College Board Offers Fee Waiver For Students Who Took June 6 SAT, Second Section Will Not Be ScoredIt’s been a busy week with all the new updates on how The College Board is addressing student and parent concerns regarding the error on the June 6 SAT. A lot has happened in the past week, and we’re here to bring you all the information you need to know!
Last week, much of the conversation around college admissions centered on the problems with the June 6 SAT. This week was not much different, with even more announcements on the scoring of the test, the score reliability, and what students and parents need to do next.
Here are some of the top stories in college admissions and higher education news from this past week:
- After a week of back and forth between The College Board, students, parents, and counselors, the testing company announced this week that it will offer a fee waiver for students affected by the June 6 SAT and wish to take the October test. Unfortunately, even this has been marred with miscommunication, with The College Board initially telling people students only had until June 30 to register for the fee waiver. Now, The College Board has confirmed that students have until September 3 to register for the October test with the fee waiver.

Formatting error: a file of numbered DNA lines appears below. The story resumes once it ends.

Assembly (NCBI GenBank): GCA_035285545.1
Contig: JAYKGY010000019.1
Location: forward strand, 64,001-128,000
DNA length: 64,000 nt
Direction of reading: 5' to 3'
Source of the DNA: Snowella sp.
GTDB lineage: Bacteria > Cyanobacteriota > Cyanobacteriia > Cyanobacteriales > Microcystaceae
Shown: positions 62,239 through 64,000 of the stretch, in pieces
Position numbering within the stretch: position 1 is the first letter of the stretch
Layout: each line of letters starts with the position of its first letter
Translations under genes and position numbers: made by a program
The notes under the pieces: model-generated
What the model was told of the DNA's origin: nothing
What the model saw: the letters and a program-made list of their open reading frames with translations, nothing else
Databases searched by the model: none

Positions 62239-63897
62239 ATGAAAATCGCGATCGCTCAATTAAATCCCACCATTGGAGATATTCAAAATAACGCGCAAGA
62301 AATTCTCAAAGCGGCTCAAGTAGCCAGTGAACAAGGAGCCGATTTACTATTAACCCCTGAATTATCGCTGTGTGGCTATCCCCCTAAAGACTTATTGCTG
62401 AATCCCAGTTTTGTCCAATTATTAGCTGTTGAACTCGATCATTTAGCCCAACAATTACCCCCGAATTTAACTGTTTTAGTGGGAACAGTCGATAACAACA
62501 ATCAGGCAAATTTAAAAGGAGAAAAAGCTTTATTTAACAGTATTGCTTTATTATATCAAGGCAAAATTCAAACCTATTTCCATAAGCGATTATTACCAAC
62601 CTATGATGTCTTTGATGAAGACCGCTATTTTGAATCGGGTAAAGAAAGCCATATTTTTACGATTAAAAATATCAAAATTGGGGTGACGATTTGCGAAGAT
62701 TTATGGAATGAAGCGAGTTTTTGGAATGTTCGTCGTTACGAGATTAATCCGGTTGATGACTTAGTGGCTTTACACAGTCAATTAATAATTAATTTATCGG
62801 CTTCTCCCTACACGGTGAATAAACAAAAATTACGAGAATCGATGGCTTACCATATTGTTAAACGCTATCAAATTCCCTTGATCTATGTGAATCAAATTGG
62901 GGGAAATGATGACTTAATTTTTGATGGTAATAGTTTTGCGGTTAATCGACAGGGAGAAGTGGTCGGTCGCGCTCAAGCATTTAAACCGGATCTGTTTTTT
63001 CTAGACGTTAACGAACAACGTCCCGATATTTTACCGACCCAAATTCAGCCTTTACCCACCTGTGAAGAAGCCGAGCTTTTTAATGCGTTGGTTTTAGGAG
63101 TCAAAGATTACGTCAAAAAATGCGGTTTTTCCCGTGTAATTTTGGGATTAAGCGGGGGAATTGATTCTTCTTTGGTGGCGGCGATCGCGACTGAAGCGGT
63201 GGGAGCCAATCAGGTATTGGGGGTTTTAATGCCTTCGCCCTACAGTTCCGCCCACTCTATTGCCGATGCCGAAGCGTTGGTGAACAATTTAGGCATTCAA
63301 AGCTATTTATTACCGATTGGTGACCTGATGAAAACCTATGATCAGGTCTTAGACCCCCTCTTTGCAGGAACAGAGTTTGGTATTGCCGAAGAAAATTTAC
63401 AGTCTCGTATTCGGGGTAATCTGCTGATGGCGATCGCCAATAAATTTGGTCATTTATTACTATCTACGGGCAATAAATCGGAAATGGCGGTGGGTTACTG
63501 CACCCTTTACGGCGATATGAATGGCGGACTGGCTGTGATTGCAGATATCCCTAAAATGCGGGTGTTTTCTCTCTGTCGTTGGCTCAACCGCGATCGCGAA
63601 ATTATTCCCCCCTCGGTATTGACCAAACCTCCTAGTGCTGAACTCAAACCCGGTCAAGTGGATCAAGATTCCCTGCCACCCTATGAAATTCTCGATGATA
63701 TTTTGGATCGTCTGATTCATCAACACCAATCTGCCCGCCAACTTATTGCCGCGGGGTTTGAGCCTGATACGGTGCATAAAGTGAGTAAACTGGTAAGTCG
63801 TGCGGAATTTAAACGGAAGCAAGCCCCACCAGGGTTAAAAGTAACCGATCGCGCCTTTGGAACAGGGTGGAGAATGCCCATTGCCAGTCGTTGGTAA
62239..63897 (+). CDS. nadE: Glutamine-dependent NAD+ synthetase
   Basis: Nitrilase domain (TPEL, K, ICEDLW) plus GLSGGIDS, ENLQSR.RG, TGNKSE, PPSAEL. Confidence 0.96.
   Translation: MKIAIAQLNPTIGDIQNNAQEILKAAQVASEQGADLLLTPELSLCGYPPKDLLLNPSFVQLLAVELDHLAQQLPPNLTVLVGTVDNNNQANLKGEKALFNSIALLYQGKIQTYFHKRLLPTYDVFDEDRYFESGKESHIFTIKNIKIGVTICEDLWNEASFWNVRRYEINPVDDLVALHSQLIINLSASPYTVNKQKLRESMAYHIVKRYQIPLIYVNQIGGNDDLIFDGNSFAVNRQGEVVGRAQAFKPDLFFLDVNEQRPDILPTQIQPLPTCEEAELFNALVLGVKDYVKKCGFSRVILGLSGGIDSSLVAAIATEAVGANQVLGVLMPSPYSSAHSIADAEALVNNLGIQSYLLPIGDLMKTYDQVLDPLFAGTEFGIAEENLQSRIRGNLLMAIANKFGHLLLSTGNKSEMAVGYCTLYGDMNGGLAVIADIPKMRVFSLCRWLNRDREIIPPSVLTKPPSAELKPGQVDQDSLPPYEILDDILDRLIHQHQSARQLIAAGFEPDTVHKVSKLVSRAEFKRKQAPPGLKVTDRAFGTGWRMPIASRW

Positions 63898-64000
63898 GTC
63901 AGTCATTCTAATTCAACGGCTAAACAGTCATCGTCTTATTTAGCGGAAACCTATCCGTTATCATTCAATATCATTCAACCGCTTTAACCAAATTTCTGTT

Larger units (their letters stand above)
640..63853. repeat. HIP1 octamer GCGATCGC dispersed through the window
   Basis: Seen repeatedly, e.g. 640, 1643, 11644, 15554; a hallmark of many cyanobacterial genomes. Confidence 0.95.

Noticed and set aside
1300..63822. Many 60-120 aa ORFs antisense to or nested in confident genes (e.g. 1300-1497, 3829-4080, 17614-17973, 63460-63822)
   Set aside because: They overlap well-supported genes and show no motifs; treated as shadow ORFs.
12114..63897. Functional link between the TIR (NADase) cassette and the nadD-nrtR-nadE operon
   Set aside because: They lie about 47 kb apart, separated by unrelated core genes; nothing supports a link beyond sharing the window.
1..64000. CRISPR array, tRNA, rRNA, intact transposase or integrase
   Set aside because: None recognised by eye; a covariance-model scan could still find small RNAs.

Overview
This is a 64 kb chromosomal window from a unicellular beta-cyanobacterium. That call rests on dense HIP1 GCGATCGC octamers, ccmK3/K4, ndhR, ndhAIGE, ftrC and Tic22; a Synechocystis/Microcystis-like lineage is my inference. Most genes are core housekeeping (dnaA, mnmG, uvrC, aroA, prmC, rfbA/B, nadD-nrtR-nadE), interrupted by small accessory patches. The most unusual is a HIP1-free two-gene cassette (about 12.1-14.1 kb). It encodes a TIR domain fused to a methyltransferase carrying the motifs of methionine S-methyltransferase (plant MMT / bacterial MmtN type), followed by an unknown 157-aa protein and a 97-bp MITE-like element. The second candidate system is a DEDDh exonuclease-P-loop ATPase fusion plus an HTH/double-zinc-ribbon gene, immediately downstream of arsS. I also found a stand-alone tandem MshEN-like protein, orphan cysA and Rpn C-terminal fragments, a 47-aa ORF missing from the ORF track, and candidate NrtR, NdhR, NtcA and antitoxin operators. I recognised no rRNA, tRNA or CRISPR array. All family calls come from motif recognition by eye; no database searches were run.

- This comes right after The College Board decided earlier in the week to drop not one, but two sections from the June 6 exam.
- Were you affected by the problems with the June 6 SAT? Here’s what you need to do next.
- Worried about your online presence when applying to college? Many services are now available to help students manage their online reputation. Dr. Kat spoke with Forbes this week and gave some tips on how to be smart about what you post online.
- Some students are saying “bye” to sugary sodas on campus. The University of California at San Francisco will be the first college in the US to stop the sale of sugary drinks on campus.
- What are the 10 wealthiest universities in the US? You might be surprised to find that only half are Ivy League.
- Crazy college amenities aren’t solely driving up college costs. The real culprit? Cuts in state funding.
- With the rise of new social media sites and apps, colleges are finding new ways to connect to students. Here are some new social media outlets students should use to research colleges.
- Planning to work while you’re in college? Here’s some insight into how much you can earn without affecting your financial aid status and awards.
- Want great college ROI? Consider attending a public university.